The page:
Subject(s)
Coronavirus Nucleocapsid Proteins/metabolism , Intracellular Membranes/metabolism , Viral Replicase Complex Proteins/metabolism , Amino Acid Motifs , Animals , Cell Line , Coronavirus Nucleocapsid Proteins/chemistry , Coronavirus Nucleocapsid Proteins/genetics , Coronavirus RNA-Dependent RNA Polymerase/chemistry , Coronavirus RNA-Dependent RNA Polymerase/genetics , Coronavirus RNA-Dependent RNA Polymerase/metabolism , Mice , Murine hepatitis virus , Mutation , Protein Binding , Protein Domains , RNA, Viral/biosynthesis , Viral Replicase Complex Proteins/chemistry , Viral Replicase Complex Proteins/genetics , Viral Replication Compartments/metabolism
9.
Sci Rep ; 12(1): 1060, 2022 01 20.
Article in English | MEDLINE | ID: covidwho-1639278

ABSTRACT

The COVID-19 pandemic has created urgent demand for rapid detection of the SARS-CoV-2 coronavirus. Herein, we report highly sensitive detection of SARS-CoV-2 nucleocapsid protein (N protein) using nanoparticle-enhanced surface plasmon resonance (SPR) techniques. A crucial plasmonic role in significantly enhancing the limit of detection (LOD) is revealed for exceptionally large gold nanoparticles (AuNPs) with diameters of hundreds of nm. SPR enhanced by these large nanoparticles lowered the LOD of SARS-CoV-2 N protein to 85 fM, resulting in the highest SPR detection sensitivity ever obtained for SARS-CoV-2 N protein.


Subject(s)
Coronavirus Nucleocapsid Proteins , Gold/chemistry , Metal Nanoparticles/chemistry , SARS-CoV-2/chemistry , Surface Plasmon Resonance , Coronavirus Nucleocapsid Proteins/analysis , Coronavirus Nucleocapsid Proteins/chemistry , Phosphoproteins/analysis , Phosphoproteins/chemistry
10.
Int J Biol Macromol ; 200: 428-437, 2022 Mar 01.
Article in English | MEDLINE | ID: covidwho-1633983

ABSTRACT

Nucleocapsid protein (N protein) is the primary antigen of the virus for development of sensitive diagnostic assays of COVID-19. In this paper, we demonstrate the significant impact of dimerization of the severe acute respiratory syndrome coronavirus 2 (SARS-CoV-2) N-protein on sensitivity of enzyme-linked immunosorbent assay (ELISA) based diagnostics. The expressed purified protein from E. coli is composed of dimeric and monomeric forms, which have been further characterized using biophysical and immunological techniques. Indirect ELISA indicated elevated susceptibility of the dimeric form of the nucleocapsid protein for identification of protein-specific monoclonal antibody as compared to the monomeric form. This finding also confirmed with the modelled structure of monomeric and dimeric nucleocapsid protein via HHPred software and its solvent accessible surface area, which indicates higher stability and antigenicity of the dimeric type as compared to the monomeric form. The sensitivity and specificity of the ELISA at 95% CI are 99.0% (94.5-99.9) and 95.0% (83.0-99.4), respectively, for the highest purified dimeric form of the N protein. As a result, using the highest purified dimeric form will improve the sensitivity of the current nucleocapsid-dependent ELISA for COVID-19 diagnosis, and manufacturers should monitor and maintain the monomer-dimer composition for accurate and robust diagnostics.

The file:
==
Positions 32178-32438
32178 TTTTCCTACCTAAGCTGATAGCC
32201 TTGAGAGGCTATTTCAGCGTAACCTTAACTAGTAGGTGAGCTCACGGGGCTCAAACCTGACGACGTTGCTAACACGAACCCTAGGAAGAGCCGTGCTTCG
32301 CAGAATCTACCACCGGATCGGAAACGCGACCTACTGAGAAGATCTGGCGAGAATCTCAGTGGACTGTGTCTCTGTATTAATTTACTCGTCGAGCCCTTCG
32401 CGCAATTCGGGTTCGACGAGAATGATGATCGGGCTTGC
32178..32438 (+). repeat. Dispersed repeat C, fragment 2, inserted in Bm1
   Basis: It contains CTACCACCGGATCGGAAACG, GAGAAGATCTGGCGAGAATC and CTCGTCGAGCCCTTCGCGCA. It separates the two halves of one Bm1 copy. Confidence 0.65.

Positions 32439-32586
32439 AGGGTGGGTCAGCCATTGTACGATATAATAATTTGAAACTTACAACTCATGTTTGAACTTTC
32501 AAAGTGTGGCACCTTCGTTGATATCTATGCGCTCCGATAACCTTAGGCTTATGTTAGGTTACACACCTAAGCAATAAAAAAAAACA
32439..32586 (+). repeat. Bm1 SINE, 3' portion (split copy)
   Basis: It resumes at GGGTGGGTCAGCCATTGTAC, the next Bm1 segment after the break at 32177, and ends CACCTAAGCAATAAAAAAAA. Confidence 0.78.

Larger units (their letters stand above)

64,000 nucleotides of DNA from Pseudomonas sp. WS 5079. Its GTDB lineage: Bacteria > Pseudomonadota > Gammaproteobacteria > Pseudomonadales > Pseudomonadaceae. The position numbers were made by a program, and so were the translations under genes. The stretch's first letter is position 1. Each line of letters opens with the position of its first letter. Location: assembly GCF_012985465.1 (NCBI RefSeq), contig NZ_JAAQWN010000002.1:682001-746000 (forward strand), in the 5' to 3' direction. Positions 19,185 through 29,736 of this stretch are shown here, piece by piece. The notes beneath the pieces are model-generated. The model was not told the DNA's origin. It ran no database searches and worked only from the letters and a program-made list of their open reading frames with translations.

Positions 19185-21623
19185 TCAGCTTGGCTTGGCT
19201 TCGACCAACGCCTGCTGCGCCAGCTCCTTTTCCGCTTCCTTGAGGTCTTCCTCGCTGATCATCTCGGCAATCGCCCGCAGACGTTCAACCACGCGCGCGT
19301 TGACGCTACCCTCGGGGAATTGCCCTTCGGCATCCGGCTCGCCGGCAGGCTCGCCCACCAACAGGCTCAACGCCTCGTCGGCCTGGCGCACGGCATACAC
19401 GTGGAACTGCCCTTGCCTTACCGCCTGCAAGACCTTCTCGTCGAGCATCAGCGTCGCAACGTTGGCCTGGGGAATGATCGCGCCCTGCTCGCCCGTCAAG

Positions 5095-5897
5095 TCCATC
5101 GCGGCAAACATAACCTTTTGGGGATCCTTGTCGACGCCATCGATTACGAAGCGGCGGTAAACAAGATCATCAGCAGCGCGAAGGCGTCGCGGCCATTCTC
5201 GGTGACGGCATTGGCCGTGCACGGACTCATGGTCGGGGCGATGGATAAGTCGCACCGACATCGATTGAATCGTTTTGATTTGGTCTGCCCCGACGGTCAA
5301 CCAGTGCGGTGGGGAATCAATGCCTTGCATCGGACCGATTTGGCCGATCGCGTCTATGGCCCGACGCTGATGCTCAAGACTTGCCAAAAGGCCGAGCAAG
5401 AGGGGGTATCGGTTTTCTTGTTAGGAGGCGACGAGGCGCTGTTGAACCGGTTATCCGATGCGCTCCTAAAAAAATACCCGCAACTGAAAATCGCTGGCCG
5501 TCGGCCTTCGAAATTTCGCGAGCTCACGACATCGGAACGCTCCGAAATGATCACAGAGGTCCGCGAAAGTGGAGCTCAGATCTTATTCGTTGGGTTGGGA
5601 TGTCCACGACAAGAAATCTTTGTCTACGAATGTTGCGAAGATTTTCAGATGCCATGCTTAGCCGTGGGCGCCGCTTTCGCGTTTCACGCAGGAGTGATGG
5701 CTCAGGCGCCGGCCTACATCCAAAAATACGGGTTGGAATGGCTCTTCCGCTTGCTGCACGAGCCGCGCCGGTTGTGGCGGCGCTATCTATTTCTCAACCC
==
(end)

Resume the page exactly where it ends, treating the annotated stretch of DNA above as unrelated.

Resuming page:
Subject(s)
COVID-19 Testing/methods , Coronavirus Nucleocapsid Proteins/chemistry , Enzyme-Linked Immunosorbent Assay/methods , SARS-CoV-2/immunology , Antibodies, Viral/immunology , Circular Dichroism , Coronavirus Nucleocapsid Proteins/biosynthesis , Coronavirus Nucleocapsid Proteins/immunology , Coronavirus Nucleocapsid Proteins/isolation & purification , Dimerization , Epitopes/chemistry , Escherichia coli/genetics , Humans , Immunoglobulin G/immunology , Models, Molecular , Phosphoproteins/biosynthesis , Phosphoproteins/chemistry , Phosphoproteins/immunology , Phosphoproteins/isolation & purification , Recombinant Proteins/biosynthesis , Recombinant Proteins/chemistry , Recombinant Proteins/immunology , Recombinant Proteins/isolation & purification , Sensitivity and Specificity
11.
Nature ; 602(7897): 487-495, 2022 02.
Article in English | MEDLINE | ID: covidwho-1585830

ABSTRACT

The emergence of SARS-CoV-2 variants of concern suggests viral adaptation to enhance human-to-human transmission1,2. Although much effort has focused on the characterization of changes in the spike protein in variants of concern, mutations outside of spike are likely to contribute to adaptation. Here, using unbiased abundance proteomics, phosphoproteomics, RNA sequencing and viral replication assays, we show that isolates of the Alpha (B.1.1.7) variant3 suppress innate immune responses in airway epithelial cells more effectively than first-wave isolates. We found that the Alpha variant has markedly increased subgenomic RNA and protein levels of the nucleocapsid protein (N), Orf9b and Orf6-all known innate immune antagonists. Expression of Orf9b alone suppressed the innate immune response through interaction with TOM70, a mitochondrial protein that is required for activation of the RNA-sensing adaptor MAVS. Moreover, the activity of Orf9b and its association with TOM70 was regulated by phosphorylation. We propose that more effective innate immune suppression, through enhanced expression of specific viral antagonist proteins, increases the likelihood of successful transmission of the Alpha variant, and may increase in vivo replication and duration of infection4. The importance of mutations outside the spike coding region in the adaptation of SARS-CoV-2 to humans is underscored by the observation that similar mutations exist in the N and Orf9b regulatory regions of the Delta and Omicron variants.